Haruko’s Paranormal Laboratory (春子超常現象研究所, Lisa Takeba, 2015)

haruko's paranormal laboratory posterIn the brave new Netflix era, perhaps it’s not unusual to hear someone exclaim that their most significant relationship is with their television, but most people do not mean it as literally as Haruko, the heroine of the self titled Haruko’s Paranormal Laboratory (春子超常現象研究所, Haruko Chojogensho Kenkyujo). Lisa Takeba returns with her second film which proves to be just as strange and quirky as the first and all the better for it. Haruko’s world is a surreal one in which a TV coming to life is perfectly natural, as is the widespread plague of “artistic” behaviour which involves robbing the local 100 yen store for loose change and randomly setting fire to things. Yet Haruko’s problems are the normal ones at heart – namely, loneliness and disconnection. Takeba’s setting may be a strange fever dream filled with fiendishly clever, zany humour but the fear and anxiety are all too real.

As a teenager, Haruko (Moeka Nozaki) was something of a loner. Being the daughter of a teacher and having a strong interest in UFOs and other supernatural entities, she had few friends and longed for something “exciting” to happen. Sadly, something quite exciting did happen, but it involved a suicide and her brother apparently being abducted by aliens. Ten or fifteen years later, Haruko still maintains her “Paranormal Laboratory” and intense interest in aliens with a view to maybe finding out what happened to her brother, but her external life is less satisfying. Her main hobby is lying around watching her 1950s black and white CRT TV and swearing loudly at the ridiculous images it projects. Her TV, however, has finally had enough and upon hearing 1000 dirty words from Haruko, springs into life as a handsome young man with telebox for a head.

An usual genesis for a relationship, but then when you spend all of your spare time googling paranormal events and harping on your teenage failures, beggars can’t be choosers. Haruko’s growing relationship with TV (Aoi Nakamura) follows the classic amnesiac mould as the two begin living together and eventually become an odd kind of couple. TV’s central operating system is pulled together from what he’s observed over the airwaves which means he has a slightly less realistic view point than your average guy. Though originally content to fall into the stereotypically “female” role, staying home cooking meals and tidying up while Haruko goes to work, he soon becomes depressed out of boredom and loneliness before eventually being made to feel inadequate when someone refers to him as a “freeloader”. Like many a spouse whose decision to stay home has not been entirely their own, TV has a lot of skills including the ability to speak 12 languages fluently, but what finally gets him a job as a TV star (yes, a TV on TV!), is his sex appeal and exotic appearance.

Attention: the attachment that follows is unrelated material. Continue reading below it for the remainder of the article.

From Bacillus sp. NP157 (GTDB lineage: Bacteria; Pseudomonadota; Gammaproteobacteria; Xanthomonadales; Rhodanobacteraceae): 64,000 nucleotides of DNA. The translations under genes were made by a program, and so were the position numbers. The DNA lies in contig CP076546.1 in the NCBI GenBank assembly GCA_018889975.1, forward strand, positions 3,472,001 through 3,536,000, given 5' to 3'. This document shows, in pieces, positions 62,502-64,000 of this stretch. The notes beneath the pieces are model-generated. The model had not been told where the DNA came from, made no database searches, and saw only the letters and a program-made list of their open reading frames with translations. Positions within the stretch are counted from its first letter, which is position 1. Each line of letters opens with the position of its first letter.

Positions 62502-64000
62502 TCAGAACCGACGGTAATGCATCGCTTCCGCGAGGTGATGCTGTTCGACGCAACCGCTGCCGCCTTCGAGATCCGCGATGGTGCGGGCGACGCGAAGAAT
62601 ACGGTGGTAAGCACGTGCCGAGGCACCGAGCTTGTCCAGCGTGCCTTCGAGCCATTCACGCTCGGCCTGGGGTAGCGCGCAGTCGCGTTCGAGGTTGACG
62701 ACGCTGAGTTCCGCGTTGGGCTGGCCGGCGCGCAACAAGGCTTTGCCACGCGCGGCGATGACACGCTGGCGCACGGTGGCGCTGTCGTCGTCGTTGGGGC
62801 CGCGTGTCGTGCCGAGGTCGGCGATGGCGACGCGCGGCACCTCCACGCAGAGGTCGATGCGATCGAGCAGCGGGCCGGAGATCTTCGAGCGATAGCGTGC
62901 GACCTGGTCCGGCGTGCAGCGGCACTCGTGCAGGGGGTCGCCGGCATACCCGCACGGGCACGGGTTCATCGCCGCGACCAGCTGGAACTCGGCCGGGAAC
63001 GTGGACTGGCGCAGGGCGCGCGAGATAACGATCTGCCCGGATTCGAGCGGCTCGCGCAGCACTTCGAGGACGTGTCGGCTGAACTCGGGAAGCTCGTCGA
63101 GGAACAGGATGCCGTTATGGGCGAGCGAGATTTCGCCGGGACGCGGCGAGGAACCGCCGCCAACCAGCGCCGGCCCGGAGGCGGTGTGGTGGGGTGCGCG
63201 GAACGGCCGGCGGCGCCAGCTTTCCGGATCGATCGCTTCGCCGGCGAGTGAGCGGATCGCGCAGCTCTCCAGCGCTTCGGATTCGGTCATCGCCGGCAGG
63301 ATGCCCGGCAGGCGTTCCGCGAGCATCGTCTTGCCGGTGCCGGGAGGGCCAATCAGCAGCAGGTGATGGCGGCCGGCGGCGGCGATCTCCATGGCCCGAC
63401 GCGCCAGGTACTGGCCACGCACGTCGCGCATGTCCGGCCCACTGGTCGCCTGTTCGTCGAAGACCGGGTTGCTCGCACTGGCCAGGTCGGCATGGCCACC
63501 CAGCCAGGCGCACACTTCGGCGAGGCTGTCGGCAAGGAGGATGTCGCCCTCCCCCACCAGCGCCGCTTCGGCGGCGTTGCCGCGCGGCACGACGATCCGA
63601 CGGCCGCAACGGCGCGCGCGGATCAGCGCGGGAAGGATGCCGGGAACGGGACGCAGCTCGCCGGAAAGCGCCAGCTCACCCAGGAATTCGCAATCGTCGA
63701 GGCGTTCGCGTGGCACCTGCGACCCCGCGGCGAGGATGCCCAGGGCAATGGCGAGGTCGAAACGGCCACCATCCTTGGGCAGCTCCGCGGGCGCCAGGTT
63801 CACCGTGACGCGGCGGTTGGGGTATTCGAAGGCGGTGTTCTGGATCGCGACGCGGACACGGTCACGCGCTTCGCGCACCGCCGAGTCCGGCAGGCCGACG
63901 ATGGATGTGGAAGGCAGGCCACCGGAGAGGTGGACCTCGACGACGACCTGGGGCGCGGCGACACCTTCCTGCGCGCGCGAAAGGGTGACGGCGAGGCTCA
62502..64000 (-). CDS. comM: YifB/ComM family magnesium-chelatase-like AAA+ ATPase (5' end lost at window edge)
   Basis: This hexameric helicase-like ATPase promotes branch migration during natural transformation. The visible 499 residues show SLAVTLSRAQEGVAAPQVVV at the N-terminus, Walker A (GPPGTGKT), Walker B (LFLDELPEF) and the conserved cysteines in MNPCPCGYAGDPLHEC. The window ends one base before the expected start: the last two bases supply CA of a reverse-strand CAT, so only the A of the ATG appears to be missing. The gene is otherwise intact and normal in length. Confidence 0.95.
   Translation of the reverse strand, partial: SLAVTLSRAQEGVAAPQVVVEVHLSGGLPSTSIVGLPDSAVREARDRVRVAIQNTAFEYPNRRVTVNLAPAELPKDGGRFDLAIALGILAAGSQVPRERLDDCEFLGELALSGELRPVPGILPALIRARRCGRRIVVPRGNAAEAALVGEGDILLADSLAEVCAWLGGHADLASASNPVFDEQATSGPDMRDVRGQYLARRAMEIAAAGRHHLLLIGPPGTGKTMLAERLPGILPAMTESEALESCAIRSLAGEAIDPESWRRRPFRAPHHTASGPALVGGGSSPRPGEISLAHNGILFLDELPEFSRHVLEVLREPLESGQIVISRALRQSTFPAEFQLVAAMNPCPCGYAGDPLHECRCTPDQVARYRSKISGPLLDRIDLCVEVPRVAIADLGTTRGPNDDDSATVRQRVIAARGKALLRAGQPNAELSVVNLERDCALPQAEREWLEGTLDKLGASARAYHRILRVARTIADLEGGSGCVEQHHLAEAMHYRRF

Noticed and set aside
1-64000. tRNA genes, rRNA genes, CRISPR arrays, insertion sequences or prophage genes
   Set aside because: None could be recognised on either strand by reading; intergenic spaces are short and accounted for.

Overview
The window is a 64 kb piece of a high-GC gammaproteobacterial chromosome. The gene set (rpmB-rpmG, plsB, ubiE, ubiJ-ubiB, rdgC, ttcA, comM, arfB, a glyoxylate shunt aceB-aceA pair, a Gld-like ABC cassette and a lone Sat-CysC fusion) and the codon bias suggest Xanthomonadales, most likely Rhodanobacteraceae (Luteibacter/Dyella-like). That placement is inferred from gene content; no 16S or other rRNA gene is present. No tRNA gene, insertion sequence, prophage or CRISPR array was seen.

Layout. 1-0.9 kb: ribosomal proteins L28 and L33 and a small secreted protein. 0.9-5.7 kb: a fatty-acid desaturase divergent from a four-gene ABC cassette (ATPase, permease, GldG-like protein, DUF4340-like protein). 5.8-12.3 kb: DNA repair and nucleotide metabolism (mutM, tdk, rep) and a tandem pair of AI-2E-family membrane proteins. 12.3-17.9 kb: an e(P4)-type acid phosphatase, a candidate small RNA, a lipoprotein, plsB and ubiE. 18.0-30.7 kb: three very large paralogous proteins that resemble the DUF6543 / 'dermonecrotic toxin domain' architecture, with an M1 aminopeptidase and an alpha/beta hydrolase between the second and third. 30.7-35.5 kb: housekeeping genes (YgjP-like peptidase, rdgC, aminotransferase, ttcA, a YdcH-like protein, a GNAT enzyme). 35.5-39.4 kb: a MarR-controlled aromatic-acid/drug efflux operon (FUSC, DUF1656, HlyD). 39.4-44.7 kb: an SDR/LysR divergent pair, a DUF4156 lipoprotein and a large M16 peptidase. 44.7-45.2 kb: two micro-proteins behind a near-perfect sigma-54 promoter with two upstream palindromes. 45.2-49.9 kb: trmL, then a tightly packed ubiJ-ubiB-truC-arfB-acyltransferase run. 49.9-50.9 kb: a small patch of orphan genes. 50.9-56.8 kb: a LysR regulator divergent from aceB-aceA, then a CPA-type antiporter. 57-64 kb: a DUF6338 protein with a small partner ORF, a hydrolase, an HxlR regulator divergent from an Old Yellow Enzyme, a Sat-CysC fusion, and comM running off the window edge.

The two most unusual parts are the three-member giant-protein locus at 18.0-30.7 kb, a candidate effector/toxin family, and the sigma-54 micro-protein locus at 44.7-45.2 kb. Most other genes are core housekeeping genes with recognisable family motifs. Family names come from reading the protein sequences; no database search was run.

TV also thinks he can remember his “family” which lends a bittersweet dimension to his relationship with Haruko as she helps him look for the wife and child that might be waiting for him. Haruko’s relationship with her own family is strained. Complaining that her family are “annoying” she leaves her well meaning father standing on the doorstep when he’s come out of his way to deliver some of her favourite cup cakes which he’s baked for her himself. Haruko’s mother has since passed on but her feeling of familial disconnection stems right back into her childhood and one strange UFO hunting night during which she discovered something about her brother which may explain his long term absence. This potentially rich seam is merely background to Haruko’s life (something which she later realises as she figures out that her brother may have been watching over her in disguise all these years), but that her brother has felt the need to hide himself away following a traumatic childhood incident is certainly a sad mirror for Haruko’s own ongoing psychological isolation.

Takeba piles jokes on top of jokes in this strange world where ‘50s “Videodrome” TVs with Yubari Film Festival tags still work and play adverts in which cheap whiskey “for the needy” is advanced as a good father’s day present, and an idol retires from the top band KKK48 live on air. Freak shows, extreme cosplay, marital disconnect, “artistic” robbery and arson, and a very dedicated NHK man, pepper the scene but the outcome is a young woman stepping away from her romantic fantasies towards something more real, realising she doesn’t really need to meet aliens so much as she needs to pay more attention to the “normal” world. Quirky to the max and riffing off just about every aspect of Japanese pop culture from Sailor Moon to J-horror, Haruko’s Paranormal Laboratory is a charming, if surreal, take on an early life crisis which must be seen to be believed.